NRA calls for a review of device used in Las Vegas shooting that increases a gun's firepower
White House 'open' to regulation
2:50 PM, Oct 5, 2017
3:37 PM, Oct 5, 2017
In a statement on Wednesday, the National Rifle Association, called for the Bureau of Alcohol, Tobacco, Firearms and Explosives to review whether bump stocks comply with federal law.
Bump stocks, a device legal in some states that can be installed on a sem--automatic weapon to allow it to fire more rounds per minute, was used by a gunman in a Las Vegas shooting on Sunday that killed 58 people and injured more than 500 more.
RELATED: See how bump stocks made semi-automatic weapons more like machine guns
"The NRA believes that devices designed to allow semi-automatic rifles to function like fully-automatic rifles should be subject to additional regulations," the statement reads.
The statement, released by NRA CEO Wayne LaPierre and it's Institute for Legislative Action executive director Chris Cox, also calls for Congress to pass the National Right-to-Carry Reciprocity Act, which would allow carry a concealed handgun into or possess a concealed handgun in another state that allows individuals to carry concealed firearms.
The White House also said Thursday that it was opening to regulating the devices — but wants to hear more information on the matter before making a final determination.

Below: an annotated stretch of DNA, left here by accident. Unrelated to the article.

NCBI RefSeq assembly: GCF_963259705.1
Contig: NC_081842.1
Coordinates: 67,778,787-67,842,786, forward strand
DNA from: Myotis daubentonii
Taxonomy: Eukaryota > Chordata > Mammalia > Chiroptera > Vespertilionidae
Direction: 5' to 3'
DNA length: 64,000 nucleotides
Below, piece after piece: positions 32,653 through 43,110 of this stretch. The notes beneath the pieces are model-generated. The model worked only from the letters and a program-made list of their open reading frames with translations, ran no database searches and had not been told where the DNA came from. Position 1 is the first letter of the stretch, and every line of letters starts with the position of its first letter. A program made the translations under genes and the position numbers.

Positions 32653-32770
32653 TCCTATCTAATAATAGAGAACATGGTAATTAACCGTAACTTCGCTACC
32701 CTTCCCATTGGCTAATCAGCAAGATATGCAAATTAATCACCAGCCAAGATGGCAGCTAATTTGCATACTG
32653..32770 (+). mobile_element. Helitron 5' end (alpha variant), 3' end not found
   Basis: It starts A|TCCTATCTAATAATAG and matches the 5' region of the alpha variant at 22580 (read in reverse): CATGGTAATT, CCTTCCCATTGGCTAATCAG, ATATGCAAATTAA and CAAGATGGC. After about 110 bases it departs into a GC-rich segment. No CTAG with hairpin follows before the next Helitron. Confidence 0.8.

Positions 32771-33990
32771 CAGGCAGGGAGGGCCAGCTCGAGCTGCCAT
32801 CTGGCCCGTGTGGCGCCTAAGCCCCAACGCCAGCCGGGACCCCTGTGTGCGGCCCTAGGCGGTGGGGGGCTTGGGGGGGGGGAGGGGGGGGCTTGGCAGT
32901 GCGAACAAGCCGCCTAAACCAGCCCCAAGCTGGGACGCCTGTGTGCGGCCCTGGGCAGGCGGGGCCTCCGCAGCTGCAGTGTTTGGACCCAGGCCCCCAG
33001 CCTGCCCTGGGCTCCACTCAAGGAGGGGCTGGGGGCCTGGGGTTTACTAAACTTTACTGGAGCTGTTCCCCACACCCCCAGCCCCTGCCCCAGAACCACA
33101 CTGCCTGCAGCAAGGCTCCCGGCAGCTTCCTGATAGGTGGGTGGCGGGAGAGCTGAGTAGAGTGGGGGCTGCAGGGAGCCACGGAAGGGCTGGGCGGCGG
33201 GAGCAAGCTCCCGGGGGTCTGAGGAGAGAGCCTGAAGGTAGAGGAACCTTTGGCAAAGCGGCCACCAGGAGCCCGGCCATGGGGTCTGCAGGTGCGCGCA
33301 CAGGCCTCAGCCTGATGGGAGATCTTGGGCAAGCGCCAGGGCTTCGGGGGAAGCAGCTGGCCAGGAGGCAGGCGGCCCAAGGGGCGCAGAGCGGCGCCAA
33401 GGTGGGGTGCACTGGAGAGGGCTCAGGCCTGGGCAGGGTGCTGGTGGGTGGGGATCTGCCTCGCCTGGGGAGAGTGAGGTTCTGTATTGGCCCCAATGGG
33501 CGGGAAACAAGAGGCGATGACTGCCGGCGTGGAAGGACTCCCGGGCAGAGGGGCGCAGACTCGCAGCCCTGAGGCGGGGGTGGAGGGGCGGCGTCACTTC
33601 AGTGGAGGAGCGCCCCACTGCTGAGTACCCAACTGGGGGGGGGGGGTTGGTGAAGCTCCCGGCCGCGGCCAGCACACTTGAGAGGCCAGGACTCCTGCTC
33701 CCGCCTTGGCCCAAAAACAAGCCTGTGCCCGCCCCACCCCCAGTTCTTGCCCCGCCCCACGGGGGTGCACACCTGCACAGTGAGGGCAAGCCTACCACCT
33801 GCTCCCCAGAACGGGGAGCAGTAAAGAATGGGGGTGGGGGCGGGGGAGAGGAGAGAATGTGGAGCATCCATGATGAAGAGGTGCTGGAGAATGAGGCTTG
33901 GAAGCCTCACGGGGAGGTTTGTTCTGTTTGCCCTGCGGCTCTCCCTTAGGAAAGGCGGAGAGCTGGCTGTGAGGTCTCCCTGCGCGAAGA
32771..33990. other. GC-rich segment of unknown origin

"Right now, our focus, as we've said over the last couple of days, is on healing and uniting the country," White House press secretary Sarah Sanders said Thursday.
Trump has been a staunch advocate for gun rights, and spoke earlier this year at the National Rifle Association's annual conference in Atlanta. The gun rights group said just before Sanders spoke that it supported a review of bump stocks, and suggested they should be subject to additional regulation.
Top Republicans and Democrats in Congress have identified new curbs on the use of such accessories as the gun control measure most ripe for success in the aftermath of the Las Vegas shooting. Sanders on Thursday called the bipartisan support for such a measure a welcome development.
The White House, Sanders said, wants to be "part of that discussion and certainly open to that moving forward."
But she cautioned against moving toward any single gun control measure before the investigation into the Nevada incident is complete.
"I think we all need to take a step back," she said during the daily White House press briefing. "Before we can run out and talk about the preventions ... we have to determine what caused it."
"We haven't gotten that far down the road," she said.
Earlier this week, Trump appeared open to discussion on new gun control measures, but said enough time had not passed since the rampage to open up the conversation.
"We're not going to talk about that today. We won't talk about that," Trump said inside a Las Vegas trauma center, where he'd met with doctors and nurses who tended to victims.